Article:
Areas of Fog

All the weathermen of New England go mad eventually. After a few decades spent attempting to predict the unpredictable, they succumb to a kind of meteorological nihilism and wander out of the studio mid-broadcast, muttering to themselves, and can be seen a week later selling wilted roses on the side of the highway...




A few years ago, I suffered a severe bout of writer’s block. In desperation, I resorted to New England’s defining regional habit—talking about the weather.

The result is Areas of Fog, a collection of short essays that will appeal to lovers of literary history, to connoisseurs of summer lightning storms, and to anyone who’s ever had slush sprayed in their face by a passing school bus.

It’s a book that WBUR’s Radio Boston calls “an absolutely beautiful read.”







“The essays are deep, moving and penetrating, and yet it’s still a fun read at the same time. It’s a great book.”

—Scott Jones, Give and Take

“[A]n original, highly enjoyable book to be read in all sorts of weather. Buy two copies and give one to a friend.”

—Cease, Cows

“Everybody talks about the weather...but nobody writes about it more lyrically than Will Dowd in Areas of Fog, his wonderful new book of essays about weather—and everything else.”

—Sy Montgomery, The Soul of an Octopus

“Will Dowd's soulful, precise essays on weather and related subjects--literature, New England, human frailty, joy--are a string of expertly cut and polished gems.  Bittersweetly funny and wise, deeply felt without ever lapsing into sentimentality, they're full of surprises and phrases so well turned that you'll want to read them aloud to somebody.”

—Carlo Rotella, Playing in Time: Essays, Profiles, and Other True Stories


"A lyrical meditation on literature, history and the weather quite unlike anything I’ve ever read. Will Dowd has a gift for subtle observation and the book is richly evocative and nuanced — his intelligence, wit and warmth make for good company in a cold season.” 

—Deborah Landau, The Uses of the Body


“William Dowd’s reflections on the seasons dance to a poetic rhythm, accented with sly, humorous tones.  Whether you’re reading with a hot toddy in winter or with a cold brew under the summer sun, get ready to be enchanted by his sparkling prose.”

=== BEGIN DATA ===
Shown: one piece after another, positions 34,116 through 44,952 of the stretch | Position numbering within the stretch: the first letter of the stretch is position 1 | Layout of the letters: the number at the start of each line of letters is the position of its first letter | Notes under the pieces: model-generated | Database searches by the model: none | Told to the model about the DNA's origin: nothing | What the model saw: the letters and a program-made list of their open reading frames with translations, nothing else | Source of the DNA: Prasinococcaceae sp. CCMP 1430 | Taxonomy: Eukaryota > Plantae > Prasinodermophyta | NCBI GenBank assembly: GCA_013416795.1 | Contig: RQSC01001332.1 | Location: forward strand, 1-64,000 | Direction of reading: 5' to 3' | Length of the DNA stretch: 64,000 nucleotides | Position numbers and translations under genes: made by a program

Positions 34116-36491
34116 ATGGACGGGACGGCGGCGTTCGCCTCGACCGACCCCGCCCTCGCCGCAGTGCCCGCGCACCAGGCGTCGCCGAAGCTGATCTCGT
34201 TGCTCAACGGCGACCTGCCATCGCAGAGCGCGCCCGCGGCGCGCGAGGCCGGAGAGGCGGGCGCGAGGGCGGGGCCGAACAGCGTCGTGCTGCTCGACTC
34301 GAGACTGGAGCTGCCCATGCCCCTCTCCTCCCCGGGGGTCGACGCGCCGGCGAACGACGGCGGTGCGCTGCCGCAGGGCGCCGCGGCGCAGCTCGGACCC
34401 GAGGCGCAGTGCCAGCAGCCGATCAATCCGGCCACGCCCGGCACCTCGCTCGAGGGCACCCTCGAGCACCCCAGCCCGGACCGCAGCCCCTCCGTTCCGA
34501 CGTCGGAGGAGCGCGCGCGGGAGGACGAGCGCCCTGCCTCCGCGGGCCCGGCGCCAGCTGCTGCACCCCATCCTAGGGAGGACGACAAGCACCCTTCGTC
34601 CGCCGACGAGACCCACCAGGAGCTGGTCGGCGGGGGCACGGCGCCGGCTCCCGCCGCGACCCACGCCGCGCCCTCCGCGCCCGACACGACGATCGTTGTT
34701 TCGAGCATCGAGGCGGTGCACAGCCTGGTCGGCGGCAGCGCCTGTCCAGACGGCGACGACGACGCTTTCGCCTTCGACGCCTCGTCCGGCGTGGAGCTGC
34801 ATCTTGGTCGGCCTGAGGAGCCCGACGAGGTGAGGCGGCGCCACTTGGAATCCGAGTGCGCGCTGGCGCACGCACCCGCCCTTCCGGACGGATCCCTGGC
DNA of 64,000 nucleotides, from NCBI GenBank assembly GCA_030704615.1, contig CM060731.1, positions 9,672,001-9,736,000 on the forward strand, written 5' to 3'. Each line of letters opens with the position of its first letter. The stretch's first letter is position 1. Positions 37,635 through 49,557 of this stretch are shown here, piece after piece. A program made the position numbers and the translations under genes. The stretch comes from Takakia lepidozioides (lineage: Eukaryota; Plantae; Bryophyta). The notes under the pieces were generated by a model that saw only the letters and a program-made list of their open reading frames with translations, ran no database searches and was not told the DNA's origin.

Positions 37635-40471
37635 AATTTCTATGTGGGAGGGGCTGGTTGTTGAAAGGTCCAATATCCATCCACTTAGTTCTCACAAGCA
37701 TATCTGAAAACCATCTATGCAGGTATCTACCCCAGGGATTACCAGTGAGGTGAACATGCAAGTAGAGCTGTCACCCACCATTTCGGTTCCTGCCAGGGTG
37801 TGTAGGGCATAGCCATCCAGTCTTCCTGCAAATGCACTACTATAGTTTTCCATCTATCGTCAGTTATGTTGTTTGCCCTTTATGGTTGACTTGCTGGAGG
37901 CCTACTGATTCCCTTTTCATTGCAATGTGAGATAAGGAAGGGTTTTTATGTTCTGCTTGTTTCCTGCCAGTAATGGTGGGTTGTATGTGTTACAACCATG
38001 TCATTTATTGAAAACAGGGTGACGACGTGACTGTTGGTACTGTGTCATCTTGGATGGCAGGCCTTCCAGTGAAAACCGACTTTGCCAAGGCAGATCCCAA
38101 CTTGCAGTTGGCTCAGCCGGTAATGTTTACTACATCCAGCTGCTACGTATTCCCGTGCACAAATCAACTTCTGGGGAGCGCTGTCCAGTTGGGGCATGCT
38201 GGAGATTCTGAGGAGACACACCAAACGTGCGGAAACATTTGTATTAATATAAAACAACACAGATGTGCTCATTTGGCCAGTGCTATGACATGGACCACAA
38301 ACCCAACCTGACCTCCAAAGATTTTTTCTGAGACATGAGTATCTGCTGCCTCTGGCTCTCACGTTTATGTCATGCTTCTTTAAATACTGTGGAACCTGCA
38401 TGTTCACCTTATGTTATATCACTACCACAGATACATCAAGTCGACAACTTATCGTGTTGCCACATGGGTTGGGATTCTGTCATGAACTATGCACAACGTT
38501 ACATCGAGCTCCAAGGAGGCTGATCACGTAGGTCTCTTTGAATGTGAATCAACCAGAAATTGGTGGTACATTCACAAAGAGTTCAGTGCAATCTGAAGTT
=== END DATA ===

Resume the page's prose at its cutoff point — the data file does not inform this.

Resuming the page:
―Marcia Bartusiak, author of Einstein’s Unfinished Symphony and The Day We Found the Universe


“I love this book: Once I started it I couldn't put it down. Will Dowd guides us through the seasons, describing with a mastery of language what no weatherman I know even comes close to describing. Here in these pages we can delight in the sea-changing weather of a mind ranging from the autobiographical to a kaleidoscope of literary allusions which—far from dragging us down—lift us with the flair and insight only a poet can offer us.” 

—Paul Mariani, The Whole Harmonium and Epitaphs for the Journey


"[I]n the hands of Will Dowd, author of the new book Areas of Fog, the weather becomes a springboard for a charming mix of reflections, observations, and stories. Dowd’s project—keeping a weather journal for the length of one year—has produced an original, highly enjoyable book to be read in all sorts of weather. Buy two copies and give one to a friend." 

Cease, Cows


"Weather is huge in these parts, and Dowd, with humor and eloquence, takes the constant conversation about it to a new altitude."

—My Generation


"Like so many writer’s journals, this book is interesting on two levels, both as a text the thread of which we, as readers, can follow, listening to the increasingly familiar voice, and as a record of and template for an experiment, a discipline for seeing and thinking, weather as mirror and lens."

—Spencer Dew, DecomP Magazine


"Will’s book is a foray. Into weather. Into history. Into personal revelation, humor, spice. It’s a map of days and the map is storm and clouds and sun. It’s wherever Will’s thoughts take him as the temperature rises and falls."

—Beth Kephart, Juncture

“Dowd draws from anecdotes, letters, poetry, and quotes from various artists and writers who’ve lived in or, at least, visited New England….It’s stories like that make this book a fun read.”